The instigator of this being word of the author "Good", alleged 'good' gods killing millions and withdrawing assistance, and then getting uppity when people rightfully say 'yo wtf'? Yeah, that's not 'Good' and ties into why Dragonlance handles alignments poorly
 

M.L. Martin

Adventurer
I always wonder why folks have an issue with the Cataclysm. This is pretty much straight up Bible stories being brought into D&D, same as Goldmoon and the Disks of Mishakal. This is the Flood story told from a fantasy POV. Mankind gets too big for its britches, the higher power slaps them down, killing lots and lots of them in the process, things start over.

This is hardly a new story.
The Cataclysm bugs me in some of the material surrounding it: the Kingpriest of Istar was supposedly a good man, the corruption wasn't dramatic enough to merit such extreme measures (compare it to the depiction of Numenor in the Akallabeth, one of the likely inspirations), and the 'gods' sulk for three centuries before reaching back out to humanity.
 


Its a con racket to protect beings who shouldn't be there. Break down the wall, kill the gods, shatter their thrones.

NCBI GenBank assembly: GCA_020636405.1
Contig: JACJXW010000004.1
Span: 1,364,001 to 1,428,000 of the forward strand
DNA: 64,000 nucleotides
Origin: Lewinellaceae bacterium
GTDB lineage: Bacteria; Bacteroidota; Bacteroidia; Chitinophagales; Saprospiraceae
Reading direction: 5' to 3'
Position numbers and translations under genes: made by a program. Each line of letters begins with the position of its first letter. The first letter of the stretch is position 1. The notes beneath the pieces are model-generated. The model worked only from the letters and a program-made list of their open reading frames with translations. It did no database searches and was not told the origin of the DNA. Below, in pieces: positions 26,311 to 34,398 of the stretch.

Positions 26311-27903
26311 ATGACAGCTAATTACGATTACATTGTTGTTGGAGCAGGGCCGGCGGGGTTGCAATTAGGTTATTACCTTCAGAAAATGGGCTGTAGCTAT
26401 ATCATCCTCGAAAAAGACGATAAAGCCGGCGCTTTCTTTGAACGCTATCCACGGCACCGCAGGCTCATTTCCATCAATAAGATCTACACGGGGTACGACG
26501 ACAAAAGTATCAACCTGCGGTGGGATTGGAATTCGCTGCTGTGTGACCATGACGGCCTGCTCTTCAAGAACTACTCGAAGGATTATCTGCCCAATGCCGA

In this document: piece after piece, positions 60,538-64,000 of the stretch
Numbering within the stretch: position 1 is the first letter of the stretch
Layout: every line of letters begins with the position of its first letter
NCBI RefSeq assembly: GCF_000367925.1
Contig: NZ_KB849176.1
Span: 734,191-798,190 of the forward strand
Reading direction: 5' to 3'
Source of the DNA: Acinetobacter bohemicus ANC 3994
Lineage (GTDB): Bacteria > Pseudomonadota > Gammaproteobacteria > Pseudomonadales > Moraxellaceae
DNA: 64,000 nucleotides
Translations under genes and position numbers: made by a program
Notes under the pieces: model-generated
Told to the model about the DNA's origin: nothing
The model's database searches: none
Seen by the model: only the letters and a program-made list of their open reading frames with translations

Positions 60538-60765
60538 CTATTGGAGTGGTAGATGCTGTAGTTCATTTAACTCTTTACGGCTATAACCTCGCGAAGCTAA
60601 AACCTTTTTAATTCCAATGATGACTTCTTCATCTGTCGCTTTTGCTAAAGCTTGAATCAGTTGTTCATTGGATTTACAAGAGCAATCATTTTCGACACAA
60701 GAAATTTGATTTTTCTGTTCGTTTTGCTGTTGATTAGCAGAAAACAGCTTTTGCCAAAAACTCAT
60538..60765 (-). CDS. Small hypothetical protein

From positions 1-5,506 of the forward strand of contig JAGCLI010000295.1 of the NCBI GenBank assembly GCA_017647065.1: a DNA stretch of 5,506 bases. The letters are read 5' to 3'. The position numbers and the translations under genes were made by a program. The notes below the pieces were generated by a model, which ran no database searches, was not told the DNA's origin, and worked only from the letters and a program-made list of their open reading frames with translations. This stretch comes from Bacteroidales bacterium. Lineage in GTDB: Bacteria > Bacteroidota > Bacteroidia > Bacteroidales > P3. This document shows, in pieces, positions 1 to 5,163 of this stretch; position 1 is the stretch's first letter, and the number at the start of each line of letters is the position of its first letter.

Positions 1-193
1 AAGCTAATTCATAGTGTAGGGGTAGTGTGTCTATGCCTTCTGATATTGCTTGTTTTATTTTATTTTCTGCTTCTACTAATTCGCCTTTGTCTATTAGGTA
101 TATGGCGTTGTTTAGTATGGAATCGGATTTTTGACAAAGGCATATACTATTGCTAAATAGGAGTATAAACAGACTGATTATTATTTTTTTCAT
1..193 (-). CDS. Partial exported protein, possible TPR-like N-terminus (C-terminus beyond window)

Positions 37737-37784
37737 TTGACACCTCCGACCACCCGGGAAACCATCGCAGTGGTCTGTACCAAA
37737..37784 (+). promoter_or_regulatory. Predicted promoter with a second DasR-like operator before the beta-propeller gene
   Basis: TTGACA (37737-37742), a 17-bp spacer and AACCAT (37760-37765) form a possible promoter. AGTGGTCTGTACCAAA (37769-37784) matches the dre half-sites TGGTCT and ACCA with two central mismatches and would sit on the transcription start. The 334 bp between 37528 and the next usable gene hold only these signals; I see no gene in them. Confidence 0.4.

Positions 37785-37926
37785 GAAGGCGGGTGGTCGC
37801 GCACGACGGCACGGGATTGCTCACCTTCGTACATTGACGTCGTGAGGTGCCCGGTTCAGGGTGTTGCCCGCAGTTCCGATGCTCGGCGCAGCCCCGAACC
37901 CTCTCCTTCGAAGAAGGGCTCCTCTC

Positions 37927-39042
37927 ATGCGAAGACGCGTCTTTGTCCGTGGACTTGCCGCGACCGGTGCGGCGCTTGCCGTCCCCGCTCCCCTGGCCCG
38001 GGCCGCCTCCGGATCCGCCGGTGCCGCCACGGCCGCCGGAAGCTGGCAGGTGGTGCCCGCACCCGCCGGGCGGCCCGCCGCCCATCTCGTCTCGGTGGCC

NWN2, MotB used it as its big evil point and lemme tell you, it was perfect for it


The problem with the Cataclysm is moreso stuff around it. than the event itself. Big ol' meteor raining down death and destruction with such force the gods are uncontactable? That's the good stuff!

The instigator of this being word of the author "Good", alleged 'good' gods killing millions and withdrawing assistance, and then getting uppity when people rightfully say 'yo wtf'? Yeah, that's not 'Good' and ties into why Dragonlance handles alignments poorly
It wasn't the Good gods. It was the entire pantheon that approved it.

The Good gods acquiesced under protest, and after sending several warnings and signs and also tried to stop it via Lord Soth (but he turned his back on them to murder his wife out of jealousy.)

Even then the Good gods took the truly Good souls to heaven.

It was perfectly in line with Evil gods and also the Neutral ones (things had gotten out of balance).
 
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In neither of those cases, would they be found False.

False is for the hypocrites, for those who profess one faith, while living in contravention of it.

Someone who renounced their faith in a specific deity before death, but before formally committing to a new deity, would be treated the same as one who had never formally committed to any deity. . .that their soul would be up for grabs by deities of their alignment or with a portfolio similar to their profession or interests.

A random follower of Cyric, who repented, gave up faith in Cyric, atoned, and changed alignment, but never formally converted to a different religion, might well be claimed by a good-aligned deity that was an enemy of Cyric. . .Mystra, Tyr and Torm come to mind.